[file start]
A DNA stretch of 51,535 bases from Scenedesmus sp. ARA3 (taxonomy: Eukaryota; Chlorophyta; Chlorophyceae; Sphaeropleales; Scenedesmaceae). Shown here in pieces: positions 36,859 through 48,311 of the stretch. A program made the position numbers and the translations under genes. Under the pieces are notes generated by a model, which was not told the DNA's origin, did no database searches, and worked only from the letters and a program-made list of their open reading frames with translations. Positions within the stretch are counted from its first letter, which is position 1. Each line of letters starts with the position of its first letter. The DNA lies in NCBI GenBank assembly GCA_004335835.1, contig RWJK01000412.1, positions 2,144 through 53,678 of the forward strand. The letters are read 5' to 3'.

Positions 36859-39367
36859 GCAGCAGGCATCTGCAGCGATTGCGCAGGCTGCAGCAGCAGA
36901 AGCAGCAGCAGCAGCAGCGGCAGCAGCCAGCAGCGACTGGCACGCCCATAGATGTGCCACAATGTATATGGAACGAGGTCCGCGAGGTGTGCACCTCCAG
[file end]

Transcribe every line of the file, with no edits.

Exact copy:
A DNA stretch of 51,535 bases from Scenedesmus sp. ARA3 (taxonomy: Eukaryota; Chlorophyta; Chlorophyceae; Sphaeropleales; Scenedesmaceae). Shown here in pieces: positions 36,859 through 48,311 of the stretch. A program made the position numbers and the translations under genes. Under the pieces are notes generated by a model, which was not told the DNA's origin, did no database searches, and worked only from the letters and a program-made list of their open reading frames with translations. Positions within the stretch are counted from its first letter, which is position 1. Each line of letters starts with the position of its first letter. The DNA lies in NCBI GenBank assembly GCA_004335835.1, contig RWJK01000412.1, positions 2,144 through 53,678 of the forward strand. The letters are read 5' to 3'.

Positions 36859-39367
36859 GCAGCAGGCATCTGCAGCGATTGCGCAGGCTGCAGCAGCAGA
36901 AGCAGCAGCAGCAGCAGCGGCAGCAGCCAGCAGCGACTGGCACGCCCATAGATGTGCCACAATGTATATGGAACGAGGTCCGCGAGGTGTGCACCTCCAG